Wooden staircases look magnificent when they’re installed correctly. However you need to have some planning behind you, to avoid possible mishaps along the way.
A wooden staircase is fabulous in a household full of adults, however it isn’t suitable for households with pets, elderly residents or young kids. If you have any of the above, then consider carpeted stairs, it’s a much safer option. Wood, although beautiful, can be notoriously slippery, so consider this before purchase.
Solid or Engineered Wood?
Once you have decided on a wooden staircase, you can select between solid or engineered wood. Solid wood is just as its name suggests. The stairs are cut from one solid plank of wood. Engineered wood is based on a combination of wood and other materials such as MDF or plywood. Whichever way you go, you can be sure that you’ll have a visually-appealing and durable staircase.
The Step-By-Step Process
It’s essential to get a solid fix for the wood along the staircase foundation. Firstly, remove any carpeting and padding from the steps. Pull out any staples or nails. Then thoroughly clean the steps with a vacuum to remove any dust glue and wood particles. You should then measure the riser on the bottom step, and cut some stair risers to the appropriate height. After this, secure the stair risers to the steps and finish them by hammering nails into the corners.
The next step is the floorboards. Measure out the surface of the bottom step and then cut the floorboards into shape using a circular saw. Then use a hot glue gun to secure them into place on the steps. After this nail the boards in using finishing nails. Then, it’s only the finishing touches that remain.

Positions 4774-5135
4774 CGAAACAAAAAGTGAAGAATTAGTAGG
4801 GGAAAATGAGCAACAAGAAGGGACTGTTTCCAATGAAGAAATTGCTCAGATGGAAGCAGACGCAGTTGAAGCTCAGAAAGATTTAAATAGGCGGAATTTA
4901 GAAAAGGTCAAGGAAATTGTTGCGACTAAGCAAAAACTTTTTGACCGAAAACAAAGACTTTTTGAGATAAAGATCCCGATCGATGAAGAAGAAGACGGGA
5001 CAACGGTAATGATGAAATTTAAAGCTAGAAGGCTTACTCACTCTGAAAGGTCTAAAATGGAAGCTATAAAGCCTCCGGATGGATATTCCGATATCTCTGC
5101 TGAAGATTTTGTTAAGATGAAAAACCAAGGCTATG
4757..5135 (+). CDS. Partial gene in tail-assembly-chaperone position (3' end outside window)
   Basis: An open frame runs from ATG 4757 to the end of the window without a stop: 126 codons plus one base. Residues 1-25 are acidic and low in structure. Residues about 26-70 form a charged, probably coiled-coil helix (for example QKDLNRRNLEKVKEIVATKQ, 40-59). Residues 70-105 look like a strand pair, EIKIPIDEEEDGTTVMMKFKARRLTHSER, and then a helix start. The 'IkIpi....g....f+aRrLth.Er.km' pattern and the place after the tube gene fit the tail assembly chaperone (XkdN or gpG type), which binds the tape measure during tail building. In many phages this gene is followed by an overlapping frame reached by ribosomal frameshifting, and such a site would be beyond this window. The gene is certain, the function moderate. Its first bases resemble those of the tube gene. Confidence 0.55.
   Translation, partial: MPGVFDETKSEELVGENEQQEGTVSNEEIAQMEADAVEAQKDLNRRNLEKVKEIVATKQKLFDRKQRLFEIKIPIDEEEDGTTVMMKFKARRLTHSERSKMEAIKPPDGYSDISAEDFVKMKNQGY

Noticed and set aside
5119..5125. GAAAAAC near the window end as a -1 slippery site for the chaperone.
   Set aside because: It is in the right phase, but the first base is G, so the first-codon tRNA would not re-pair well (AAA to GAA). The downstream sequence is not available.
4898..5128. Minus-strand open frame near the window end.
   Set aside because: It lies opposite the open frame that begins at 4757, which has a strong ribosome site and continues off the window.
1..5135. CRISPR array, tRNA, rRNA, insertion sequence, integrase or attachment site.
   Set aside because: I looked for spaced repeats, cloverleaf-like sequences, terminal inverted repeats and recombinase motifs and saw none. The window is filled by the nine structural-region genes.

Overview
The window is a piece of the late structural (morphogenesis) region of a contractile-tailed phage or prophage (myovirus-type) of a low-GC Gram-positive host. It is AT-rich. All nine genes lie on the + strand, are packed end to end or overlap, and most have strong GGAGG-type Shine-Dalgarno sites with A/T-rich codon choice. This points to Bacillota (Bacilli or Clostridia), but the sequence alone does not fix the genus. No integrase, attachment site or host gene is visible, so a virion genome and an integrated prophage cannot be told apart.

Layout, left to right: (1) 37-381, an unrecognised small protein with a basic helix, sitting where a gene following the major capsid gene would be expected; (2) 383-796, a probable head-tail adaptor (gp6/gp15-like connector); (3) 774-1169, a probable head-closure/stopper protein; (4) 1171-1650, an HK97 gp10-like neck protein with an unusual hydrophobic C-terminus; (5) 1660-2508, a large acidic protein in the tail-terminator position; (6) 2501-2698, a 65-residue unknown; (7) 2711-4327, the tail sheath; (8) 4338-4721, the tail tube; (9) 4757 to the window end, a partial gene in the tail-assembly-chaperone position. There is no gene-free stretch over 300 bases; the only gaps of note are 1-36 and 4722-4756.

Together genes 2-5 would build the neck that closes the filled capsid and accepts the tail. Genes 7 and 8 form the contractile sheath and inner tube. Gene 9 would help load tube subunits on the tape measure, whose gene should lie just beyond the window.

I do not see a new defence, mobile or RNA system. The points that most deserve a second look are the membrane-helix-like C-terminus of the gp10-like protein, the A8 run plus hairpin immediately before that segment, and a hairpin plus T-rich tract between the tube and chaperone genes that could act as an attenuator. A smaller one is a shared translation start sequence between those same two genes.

The Bullnose Profile
If you choose to use solid wood on your staircase, one advantage is that you can make the edging look attractive by applying a bullnose profile. This is a rounded edge on each step or tread that can be machined into solid wood. Alternately, if you’re using engineered wood for your stairs, then you can create a bullnose separately and attach it to the steps at the end. Regardless of your method, the end result will be sleek, contemporary and stylish.
If you choose to use engineered wood, then you will create the bullnose separately. Firstly, measure out the steps with a tape measure. Then cut a bullnose for each step using a jigsaw. Apply glue to the back of the bullnose and push it into place on each step. Hammer finishing nails into the side of the bullnose. After this, the only part remaining, is to place wood putty into each nail hole to disguise the holes.